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Remember When
Posted by: Robert Flowers (---.res6.spectrum.com)
Date: September 06, 2022 06:18PM

Fond memories with cheap rods were to be had where I grew up. I used a cheap Shakespeare pole, with a Zebco 202 reel and pulled many a trout from the streams, and more perchthan I can count from the river, and bays of the St; Mary's river. Lake Huron offered bass, and pike, which I could also fish for off of our front yard {We lived right at the river's edge). Several rods hung in the workshop, with bait casting reels on the, I could get a bird's nest on those reels faster than anybody.

In the early 1980's, I purchased a solid glass rod, with the just released Mitchel 300. I brought in two very large King salmon with that rod. Trod groaned audibly, but didn;t break..That reels, thogh small for the task, just worked.

I think we get too caught up in the latest/greatest, and even specialist rods. A willow stick, and twine will catch fish {is that where the idea for Tenkara originate?} I build rods because I can create a great fishing tool that is high quality, highly functional, and beautiful, a piece of artwork, at least to me. It's a rewarding hobby that satisfies my engineering side, and my artistic side.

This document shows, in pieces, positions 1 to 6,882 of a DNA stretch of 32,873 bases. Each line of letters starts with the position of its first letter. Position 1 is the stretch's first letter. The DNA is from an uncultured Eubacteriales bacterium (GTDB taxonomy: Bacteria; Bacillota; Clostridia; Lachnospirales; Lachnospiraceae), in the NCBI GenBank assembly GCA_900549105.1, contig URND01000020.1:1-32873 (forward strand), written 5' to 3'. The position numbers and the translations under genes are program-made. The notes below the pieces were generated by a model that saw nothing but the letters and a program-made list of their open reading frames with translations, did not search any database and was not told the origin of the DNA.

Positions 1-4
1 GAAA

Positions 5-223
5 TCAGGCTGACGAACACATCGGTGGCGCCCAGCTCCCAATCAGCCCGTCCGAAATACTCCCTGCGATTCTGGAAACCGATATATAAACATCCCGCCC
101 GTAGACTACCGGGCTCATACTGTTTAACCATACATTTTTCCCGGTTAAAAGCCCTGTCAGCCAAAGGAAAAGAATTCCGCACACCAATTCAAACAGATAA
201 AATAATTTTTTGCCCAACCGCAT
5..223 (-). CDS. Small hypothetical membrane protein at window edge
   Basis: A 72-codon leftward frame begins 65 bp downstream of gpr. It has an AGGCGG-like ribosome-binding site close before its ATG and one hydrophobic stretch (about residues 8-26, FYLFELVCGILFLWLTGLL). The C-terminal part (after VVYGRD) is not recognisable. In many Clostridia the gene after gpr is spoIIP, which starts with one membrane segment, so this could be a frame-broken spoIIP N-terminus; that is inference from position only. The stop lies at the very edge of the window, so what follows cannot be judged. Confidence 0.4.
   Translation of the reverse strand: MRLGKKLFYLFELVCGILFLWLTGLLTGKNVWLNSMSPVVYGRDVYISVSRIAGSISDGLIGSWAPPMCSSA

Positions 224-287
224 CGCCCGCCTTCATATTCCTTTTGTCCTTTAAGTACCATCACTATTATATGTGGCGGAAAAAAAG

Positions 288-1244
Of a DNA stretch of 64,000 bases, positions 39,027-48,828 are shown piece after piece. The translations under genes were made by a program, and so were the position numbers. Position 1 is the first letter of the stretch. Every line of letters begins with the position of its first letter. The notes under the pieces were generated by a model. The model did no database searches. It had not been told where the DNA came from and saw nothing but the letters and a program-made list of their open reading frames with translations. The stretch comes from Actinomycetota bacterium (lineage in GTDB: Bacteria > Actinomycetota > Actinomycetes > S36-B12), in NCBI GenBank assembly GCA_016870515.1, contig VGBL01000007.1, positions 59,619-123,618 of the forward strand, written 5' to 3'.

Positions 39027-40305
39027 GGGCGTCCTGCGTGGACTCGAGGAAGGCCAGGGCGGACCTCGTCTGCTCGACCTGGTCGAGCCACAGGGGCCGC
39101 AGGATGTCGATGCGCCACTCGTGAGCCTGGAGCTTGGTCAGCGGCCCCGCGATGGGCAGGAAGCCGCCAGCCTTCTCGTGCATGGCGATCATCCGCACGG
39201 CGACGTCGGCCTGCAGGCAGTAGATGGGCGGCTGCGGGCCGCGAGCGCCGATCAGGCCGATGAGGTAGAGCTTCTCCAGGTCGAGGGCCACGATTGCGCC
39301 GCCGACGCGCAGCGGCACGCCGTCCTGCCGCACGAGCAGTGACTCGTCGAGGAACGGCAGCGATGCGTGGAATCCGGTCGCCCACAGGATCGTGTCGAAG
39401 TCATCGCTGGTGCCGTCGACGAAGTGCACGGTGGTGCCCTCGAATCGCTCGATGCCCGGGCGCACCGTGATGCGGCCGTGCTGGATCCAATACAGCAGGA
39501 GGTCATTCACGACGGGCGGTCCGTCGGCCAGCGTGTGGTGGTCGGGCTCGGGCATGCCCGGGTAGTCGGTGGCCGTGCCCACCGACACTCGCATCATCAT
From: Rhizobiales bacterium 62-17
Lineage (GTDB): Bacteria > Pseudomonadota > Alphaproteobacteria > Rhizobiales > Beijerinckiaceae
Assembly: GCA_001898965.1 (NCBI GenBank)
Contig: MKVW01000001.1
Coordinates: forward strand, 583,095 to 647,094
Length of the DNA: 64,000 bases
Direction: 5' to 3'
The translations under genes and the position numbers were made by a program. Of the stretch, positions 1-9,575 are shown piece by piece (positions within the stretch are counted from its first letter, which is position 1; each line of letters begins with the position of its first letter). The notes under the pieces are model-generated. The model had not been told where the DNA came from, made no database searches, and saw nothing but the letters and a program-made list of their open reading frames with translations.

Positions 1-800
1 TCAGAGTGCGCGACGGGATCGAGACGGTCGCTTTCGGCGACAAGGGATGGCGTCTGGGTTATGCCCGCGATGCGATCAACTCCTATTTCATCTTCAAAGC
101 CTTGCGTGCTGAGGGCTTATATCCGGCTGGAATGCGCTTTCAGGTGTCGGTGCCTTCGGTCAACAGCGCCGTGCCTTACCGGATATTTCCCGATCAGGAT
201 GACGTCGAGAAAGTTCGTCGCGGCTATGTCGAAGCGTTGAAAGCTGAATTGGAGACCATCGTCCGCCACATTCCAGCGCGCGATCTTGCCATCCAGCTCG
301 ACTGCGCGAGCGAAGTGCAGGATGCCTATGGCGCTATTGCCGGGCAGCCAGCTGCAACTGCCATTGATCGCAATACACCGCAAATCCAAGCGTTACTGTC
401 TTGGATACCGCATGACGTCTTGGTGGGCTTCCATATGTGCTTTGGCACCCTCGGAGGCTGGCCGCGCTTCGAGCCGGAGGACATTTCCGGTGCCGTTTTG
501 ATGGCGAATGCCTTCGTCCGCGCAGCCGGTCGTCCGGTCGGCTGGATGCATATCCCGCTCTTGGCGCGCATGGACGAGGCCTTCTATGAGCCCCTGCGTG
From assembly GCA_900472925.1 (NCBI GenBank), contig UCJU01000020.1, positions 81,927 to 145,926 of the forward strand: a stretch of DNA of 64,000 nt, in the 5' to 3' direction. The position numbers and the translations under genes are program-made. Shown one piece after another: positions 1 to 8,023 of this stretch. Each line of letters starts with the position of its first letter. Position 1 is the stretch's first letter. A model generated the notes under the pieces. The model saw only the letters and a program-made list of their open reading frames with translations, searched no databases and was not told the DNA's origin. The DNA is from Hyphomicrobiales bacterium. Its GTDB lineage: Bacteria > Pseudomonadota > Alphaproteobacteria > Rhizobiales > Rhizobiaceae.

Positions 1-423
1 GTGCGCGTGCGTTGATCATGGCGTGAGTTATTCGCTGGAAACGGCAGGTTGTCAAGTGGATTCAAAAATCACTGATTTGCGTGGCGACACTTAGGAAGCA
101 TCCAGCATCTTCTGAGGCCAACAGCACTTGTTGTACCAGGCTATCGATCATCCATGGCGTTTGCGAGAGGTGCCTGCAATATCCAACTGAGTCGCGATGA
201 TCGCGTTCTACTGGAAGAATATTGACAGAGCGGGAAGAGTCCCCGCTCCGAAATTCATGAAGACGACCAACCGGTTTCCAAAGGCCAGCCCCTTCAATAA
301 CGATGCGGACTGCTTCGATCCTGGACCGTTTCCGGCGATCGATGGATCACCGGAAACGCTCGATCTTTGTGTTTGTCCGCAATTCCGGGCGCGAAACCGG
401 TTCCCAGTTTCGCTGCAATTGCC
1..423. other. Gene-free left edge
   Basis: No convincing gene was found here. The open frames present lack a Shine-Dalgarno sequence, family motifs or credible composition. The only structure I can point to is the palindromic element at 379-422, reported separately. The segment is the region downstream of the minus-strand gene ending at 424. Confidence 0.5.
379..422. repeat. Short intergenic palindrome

Why do you build?

Tight Lies and frisky fish

RJF

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Re: Remember When
Posted by: Phil Erickson (---)
Date: September 06, 2022 06:57PM

Yeah they did what we wanted, then our horizons grew broader. I back packed in the high Sierras in 1970's with a Wright McGill 4pc glass dual purpose (fly/spin) and caught loads of Golden Trout with both methods.

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Re: Remember When
Posted by: Daniel Grundvig (---)
Date: September 06, 2022 09:57PM

I fondly remember my first spinning outfit in the 60's- It was a cheap fiberglass rod but with (at least in my mind) an absolute state-of-the-art spinning reel. It was a Mepps Super Mecca with one of the first skirted spools. It was large, heavy and built like a tank and while I watched my buddies untangle the line caught between their Mitchell's spools and housings, I fished on. That skirted spool was a game changer for me. I used it for quite a few years and then put it in the closet where it gathered dust. One day I got the urge to sell it on @#$% and was surprised when it went immediately- the purchaser told me he had been collecting them for years and had dozens of them. I wish I still had it to pass on to my son.

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Re: Remember When
Posted by: Mark Talmo (---)
Date: September 07, 2022 01:58AM

Robert,